And, finally its probably worth mentioning that i can’t be on this forum all day every day, so the replies [if any are needed] will come when they come, but ‘if’ i post a thread on a certain day i am likely to be around on Duolingo for a couple of hours that day, so we can have a real-time comment discussion for a while, but i’m as sure as i can be that this goes for most people using the discussion pages to some extent from what i’ve read so far.

Ok, that’s about all i want to say for now, [and i know it’s a bit long] but remember, and i truly mean this ‘it isn’t all about me, or is going to be, in the future either, i’m interested in you too, so don’t forget that.

I hope that ‘covers’ most of my Duolingo intentions and i won’t need to state this to my readers again, and I can just move-on, like i just said i will do. And perhaps i should put this in my Bio or on a link somewhere, as not everyone will read this ‘one’ thread, any suggestions on how and where to do ‘this’ are appreciated.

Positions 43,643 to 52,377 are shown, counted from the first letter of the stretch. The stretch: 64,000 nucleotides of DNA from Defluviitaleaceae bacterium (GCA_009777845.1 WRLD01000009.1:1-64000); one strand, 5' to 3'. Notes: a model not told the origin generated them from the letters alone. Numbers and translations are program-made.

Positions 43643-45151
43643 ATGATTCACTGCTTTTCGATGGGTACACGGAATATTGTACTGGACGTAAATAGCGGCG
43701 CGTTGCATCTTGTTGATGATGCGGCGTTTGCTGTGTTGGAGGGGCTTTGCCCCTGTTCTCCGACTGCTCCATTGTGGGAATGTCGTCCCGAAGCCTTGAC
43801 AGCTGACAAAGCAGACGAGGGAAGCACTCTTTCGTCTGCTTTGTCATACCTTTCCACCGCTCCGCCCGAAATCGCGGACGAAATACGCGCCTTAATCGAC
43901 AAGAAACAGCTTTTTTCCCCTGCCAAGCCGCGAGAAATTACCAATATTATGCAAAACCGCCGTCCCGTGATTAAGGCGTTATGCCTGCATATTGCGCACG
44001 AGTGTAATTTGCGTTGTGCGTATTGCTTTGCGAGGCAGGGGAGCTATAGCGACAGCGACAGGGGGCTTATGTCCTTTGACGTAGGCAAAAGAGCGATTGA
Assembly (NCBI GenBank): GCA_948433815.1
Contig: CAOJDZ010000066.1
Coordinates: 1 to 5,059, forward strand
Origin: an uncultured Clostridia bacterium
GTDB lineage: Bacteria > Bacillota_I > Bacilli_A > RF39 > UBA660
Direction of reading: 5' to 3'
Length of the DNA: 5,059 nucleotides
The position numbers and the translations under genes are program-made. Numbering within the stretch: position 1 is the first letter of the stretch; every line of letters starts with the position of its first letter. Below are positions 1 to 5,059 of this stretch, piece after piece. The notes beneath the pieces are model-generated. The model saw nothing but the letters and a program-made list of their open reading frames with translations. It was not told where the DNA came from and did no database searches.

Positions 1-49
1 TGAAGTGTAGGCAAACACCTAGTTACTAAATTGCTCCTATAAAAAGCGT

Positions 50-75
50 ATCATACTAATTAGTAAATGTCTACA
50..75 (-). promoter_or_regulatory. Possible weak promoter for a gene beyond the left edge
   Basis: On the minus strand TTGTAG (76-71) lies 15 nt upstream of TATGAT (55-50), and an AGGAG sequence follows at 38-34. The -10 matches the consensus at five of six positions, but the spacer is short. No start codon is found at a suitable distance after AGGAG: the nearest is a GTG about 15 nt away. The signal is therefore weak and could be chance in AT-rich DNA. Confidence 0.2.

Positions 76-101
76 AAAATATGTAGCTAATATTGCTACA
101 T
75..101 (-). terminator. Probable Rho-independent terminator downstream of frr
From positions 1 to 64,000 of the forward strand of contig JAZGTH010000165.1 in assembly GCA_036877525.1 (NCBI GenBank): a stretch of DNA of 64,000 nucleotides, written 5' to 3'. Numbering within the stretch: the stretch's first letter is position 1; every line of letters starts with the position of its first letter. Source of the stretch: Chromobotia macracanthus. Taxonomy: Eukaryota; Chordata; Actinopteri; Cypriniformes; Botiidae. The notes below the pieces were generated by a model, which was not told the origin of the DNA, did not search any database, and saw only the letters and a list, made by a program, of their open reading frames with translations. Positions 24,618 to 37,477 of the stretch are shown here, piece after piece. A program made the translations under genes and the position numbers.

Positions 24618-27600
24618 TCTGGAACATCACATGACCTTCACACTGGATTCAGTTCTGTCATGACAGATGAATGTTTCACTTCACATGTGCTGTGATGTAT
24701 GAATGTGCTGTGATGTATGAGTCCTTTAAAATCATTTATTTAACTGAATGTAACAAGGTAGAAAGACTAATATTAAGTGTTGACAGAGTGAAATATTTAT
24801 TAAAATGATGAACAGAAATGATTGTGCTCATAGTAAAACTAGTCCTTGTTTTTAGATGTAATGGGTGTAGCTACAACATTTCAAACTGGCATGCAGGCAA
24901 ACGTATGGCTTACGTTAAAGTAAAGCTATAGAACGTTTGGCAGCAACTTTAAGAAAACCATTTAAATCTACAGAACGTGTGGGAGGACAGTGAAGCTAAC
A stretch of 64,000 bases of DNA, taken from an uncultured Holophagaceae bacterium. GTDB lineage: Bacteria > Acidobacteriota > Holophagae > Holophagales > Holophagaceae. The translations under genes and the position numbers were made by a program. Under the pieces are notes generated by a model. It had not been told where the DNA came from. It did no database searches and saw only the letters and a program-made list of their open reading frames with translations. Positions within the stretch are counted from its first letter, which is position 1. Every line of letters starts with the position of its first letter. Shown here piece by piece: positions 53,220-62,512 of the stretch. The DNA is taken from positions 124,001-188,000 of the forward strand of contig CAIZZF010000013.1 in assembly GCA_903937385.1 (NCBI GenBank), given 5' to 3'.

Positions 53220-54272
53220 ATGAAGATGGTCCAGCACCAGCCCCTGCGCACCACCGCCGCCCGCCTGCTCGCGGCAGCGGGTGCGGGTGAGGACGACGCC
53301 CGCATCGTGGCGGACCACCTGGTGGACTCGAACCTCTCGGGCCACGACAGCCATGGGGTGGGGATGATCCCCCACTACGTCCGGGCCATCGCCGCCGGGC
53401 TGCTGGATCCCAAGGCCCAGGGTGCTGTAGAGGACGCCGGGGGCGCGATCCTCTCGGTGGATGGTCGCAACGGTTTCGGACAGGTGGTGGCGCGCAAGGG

Any comments? Please do, as ‘if’ i really needed to say that, its all your own personal choice, isn’t it.

Now, to look to see if any comments were or are about to be made.

I have made my introduction and it is unlikely i will post too much in the near future as i’ve already said a lot and need to catch-up on a lot of what i’ve already said and all the rest, but, keep an eye out for future threads as it may help me, and perhaps you’ll get something out of it too. Thanks.